Internet Connected Photo Printer - Introduction

Internet Connected Photo Printer - Introduction

I've had an idea for a while now about building an internet connected photo printer that automatically prints photos for me at home as a when I take them on my phone. I had originally thought about getting hold of a Polaroid Zip that would print Instant photos. However from looking online it seemed to have a few drawbacks that I didn't fancy.

  1. It didn't have the classic 'Polaroid Border'
  2. It was Bluetooth which would most likely be a pain to hack.

Fortunately another option became available, the Fujifilm Instax Share SP-2. This printer has a few advantages that I really like:

  1. It uses the same instant photo cartridges that all other Fuji Instax Instant Cameras use which makes it quite easy to get hold of.
  2. The Instant photos are credit card sized which I prefer
  3. The Photos also have the classic border around them which really wanted.
  4. The SP-2 uses WiFi instead of Bluetooth, which should hopefully make it easier to reverse engineer.

As there weren't APIs available for either the Polaroid Zip or the SP-2, I felt that I may as well go ahead and see if I can build one for myself and others to use.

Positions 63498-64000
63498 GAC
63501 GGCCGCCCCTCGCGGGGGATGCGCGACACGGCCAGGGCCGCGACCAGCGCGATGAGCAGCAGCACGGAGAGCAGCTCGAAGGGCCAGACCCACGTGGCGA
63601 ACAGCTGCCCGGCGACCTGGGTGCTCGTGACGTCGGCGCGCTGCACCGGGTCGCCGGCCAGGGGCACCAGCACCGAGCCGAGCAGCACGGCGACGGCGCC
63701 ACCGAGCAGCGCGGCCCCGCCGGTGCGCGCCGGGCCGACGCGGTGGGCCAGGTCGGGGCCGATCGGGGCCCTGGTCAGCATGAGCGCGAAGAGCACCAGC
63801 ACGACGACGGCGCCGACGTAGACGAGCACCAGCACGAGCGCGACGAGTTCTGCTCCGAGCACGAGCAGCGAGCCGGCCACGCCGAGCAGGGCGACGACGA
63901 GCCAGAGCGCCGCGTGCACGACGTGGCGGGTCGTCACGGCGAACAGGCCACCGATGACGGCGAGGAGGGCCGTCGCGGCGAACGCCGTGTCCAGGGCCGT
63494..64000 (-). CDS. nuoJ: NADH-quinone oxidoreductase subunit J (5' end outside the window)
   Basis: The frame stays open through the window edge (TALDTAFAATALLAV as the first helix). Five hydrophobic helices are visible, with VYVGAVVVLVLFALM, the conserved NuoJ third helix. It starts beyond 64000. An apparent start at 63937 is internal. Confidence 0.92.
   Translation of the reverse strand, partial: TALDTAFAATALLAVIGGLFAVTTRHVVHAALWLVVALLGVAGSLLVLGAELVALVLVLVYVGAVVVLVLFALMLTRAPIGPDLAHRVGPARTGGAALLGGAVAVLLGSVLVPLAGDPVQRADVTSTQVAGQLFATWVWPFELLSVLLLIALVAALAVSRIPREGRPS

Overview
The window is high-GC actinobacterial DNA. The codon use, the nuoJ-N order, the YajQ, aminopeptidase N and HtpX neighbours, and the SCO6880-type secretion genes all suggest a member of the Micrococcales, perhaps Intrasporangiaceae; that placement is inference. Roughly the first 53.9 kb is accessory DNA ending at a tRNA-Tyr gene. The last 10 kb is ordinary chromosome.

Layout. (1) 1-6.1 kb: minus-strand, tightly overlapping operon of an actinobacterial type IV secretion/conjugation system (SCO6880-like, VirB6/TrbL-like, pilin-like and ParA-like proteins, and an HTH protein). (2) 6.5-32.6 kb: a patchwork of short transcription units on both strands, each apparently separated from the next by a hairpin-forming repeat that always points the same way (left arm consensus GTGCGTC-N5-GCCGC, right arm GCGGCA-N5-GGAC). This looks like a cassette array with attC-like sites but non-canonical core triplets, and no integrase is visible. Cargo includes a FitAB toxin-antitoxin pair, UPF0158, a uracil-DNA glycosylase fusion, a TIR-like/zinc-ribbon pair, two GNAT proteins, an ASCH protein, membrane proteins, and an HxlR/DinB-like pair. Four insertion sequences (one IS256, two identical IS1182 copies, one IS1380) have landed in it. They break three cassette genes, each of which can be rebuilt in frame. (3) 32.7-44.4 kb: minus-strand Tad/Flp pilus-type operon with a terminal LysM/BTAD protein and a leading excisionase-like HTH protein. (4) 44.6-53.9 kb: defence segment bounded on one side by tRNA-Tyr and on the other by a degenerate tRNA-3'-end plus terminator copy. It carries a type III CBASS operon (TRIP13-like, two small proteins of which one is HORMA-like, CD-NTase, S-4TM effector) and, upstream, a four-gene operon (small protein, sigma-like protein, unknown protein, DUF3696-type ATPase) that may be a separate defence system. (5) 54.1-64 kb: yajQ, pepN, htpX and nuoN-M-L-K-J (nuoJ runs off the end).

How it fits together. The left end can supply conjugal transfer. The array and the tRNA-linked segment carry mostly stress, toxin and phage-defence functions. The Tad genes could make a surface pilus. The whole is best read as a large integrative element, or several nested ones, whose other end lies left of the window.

Unfortunately Fujifilm have not publicised how the SP-1 or 2 APIs work, however from having a go with the device I've established this so far:

  • The SP-2 creates a small WiFi Hotspot with no password.
  • When using the Official App to print photos, the App changes the Phones WiFi Connection to connect to the SP-2.
  • The App Can perform a number of functions with the printer, including:
  • Authenticate using a 4 digit pin (1111 by default).
  • Change the Pin.
  • Print a Photo.

Currently, my plan to study the API is this:

  • Join the SP-2 wireless network with my laptop and start Wireshark in monitor mode to capture any packets.
  • Open the Instax Share app and perform each of the possible functions and identify the packets captured in Wireshark that were part of the relevant transaction.
  • Create a python script that can mock these API calls and see if I can print a photo.

Once I've succeeded in doing this, I'll write a proper Python library that allows me to print photos on demand.

There are a few things to note though:

  • The SP-2 printer will turn itself off if not used for:
    • 3 minutes if have not printed photo.
    • 5 minutes if a photo has just been printed.
    • 10 minutes if connected to a charger.
  • Expected Photo size is 800x600

Because of the auto-shutdown, we will have to implement a way to automatically connect to the correct SSID when attempting to print. This of course assumes that the SP-2 has already been turned on. I will tackle these problems in my wider project which will use a Raspberry Pi 3 as the host device. But for the Python Library I will assume that the SP-2 is on and that the host device is connected to it's SSID.